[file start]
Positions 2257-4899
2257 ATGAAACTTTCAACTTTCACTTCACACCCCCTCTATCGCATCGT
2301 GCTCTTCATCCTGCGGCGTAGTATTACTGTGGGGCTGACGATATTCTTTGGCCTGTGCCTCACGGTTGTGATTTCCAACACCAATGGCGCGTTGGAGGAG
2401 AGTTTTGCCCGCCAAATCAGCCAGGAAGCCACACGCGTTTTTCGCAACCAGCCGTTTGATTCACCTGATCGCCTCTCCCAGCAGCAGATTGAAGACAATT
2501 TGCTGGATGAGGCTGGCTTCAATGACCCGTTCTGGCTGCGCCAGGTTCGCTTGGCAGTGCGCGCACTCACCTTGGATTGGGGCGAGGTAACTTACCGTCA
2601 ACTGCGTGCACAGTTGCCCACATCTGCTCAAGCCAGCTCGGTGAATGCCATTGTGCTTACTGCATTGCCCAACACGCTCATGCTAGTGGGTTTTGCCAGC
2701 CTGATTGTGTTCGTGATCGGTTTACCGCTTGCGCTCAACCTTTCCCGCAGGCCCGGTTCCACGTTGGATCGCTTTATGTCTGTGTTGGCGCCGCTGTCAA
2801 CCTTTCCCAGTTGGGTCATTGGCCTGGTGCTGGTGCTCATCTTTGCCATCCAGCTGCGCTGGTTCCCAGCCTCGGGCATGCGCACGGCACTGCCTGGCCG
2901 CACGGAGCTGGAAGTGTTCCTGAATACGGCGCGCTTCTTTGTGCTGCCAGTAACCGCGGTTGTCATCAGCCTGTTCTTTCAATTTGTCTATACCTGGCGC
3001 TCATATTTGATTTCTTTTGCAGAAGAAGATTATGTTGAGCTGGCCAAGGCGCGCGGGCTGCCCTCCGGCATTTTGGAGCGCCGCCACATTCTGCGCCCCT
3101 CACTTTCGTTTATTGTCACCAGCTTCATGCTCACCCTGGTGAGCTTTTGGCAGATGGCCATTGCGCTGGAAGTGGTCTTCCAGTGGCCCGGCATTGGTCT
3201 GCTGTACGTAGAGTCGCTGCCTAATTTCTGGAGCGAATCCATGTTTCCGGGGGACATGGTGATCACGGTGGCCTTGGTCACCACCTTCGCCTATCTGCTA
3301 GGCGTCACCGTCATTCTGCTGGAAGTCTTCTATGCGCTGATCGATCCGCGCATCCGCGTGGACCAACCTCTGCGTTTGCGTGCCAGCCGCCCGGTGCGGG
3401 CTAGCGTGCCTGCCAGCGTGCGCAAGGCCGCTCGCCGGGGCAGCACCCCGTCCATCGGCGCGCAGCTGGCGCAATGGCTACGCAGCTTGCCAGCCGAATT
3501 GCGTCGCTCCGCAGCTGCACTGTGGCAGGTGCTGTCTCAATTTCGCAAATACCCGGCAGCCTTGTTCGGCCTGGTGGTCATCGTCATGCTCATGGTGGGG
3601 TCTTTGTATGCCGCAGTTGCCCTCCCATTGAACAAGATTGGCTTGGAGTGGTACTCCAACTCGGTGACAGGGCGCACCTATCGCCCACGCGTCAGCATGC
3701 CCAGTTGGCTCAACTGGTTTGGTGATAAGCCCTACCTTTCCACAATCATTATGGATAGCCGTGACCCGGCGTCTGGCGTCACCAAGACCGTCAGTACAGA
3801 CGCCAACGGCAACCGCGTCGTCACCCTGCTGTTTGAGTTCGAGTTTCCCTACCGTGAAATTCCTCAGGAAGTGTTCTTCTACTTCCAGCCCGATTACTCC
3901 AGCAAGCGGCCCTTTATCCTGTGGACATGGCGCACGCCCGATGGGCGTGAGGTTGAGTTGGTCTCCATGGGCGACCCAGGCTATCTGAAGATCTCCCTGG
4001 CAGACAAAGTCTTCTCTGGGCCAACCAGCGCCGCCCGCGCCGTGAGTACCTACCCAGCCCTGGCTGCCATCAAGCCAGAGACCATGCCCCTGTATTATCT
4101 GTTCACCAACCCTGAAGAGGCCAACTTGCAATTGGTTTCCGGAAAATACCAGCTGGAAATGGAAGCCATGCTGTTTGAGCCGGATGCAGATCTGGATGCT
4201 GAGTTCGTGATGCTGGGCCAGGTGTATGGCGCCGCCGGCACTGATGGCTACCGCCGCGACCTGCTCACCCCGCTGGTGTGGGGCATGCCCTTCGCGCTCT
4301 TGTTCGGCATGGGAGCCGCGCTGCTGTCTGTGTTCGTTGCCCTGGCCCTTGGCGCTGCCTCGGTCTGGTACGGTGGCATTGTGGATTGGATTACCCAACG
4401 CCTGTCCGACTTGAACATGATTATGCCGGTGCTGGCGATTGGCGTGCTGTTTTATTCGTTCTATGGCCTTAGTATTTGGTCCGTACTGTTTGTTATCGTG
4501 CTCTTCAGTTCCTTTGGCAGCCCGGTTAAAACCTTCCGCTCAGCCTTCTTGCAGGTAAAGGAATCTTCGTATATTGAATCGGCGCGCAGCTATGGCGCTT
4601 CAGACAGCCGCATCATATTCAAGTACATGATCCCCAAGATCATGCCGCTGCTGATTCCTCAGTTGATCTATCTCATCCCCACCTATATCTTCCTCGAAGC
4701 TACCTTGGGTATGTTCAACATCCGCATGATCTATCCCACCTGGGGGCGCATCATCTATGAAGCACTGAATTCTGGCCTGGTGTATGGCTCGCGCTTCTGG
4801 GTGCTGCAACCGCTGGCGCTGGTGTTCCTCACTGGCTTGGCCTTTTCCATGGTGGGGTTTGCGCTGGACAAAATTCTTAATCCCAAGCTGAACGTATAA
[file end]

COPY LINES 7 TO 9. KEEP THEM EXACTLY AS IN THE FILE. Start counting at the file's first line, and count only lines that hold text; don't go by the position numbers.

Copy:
2701 CTGATTGTGTTCGTGATCGGTTTACCGCTTGCGCTCAACCTTTCCCGCAGGCCCGGTTCCACGTTGGATCGCTTTATGTCTGTGTTGGCGCCGCTGTCAA
2801 CCTTTCCCAGTTGGGTCATTGGCCTGGTGCTGGTGCTCATCTTTGCCATCCAGCTGCGCTGGTTCCCAGCCTCGGGCATGCGCACGGCACTGCCTGGCCG
2901 CACGGAGCTGGAAGTGTTCCTGAATACGGCGCGCTTCTTTGTGCTGCCAGTAACCGCGGTTGTCATCAGCCTGTTCTTTCAATTTGTCTATACCTGGCGC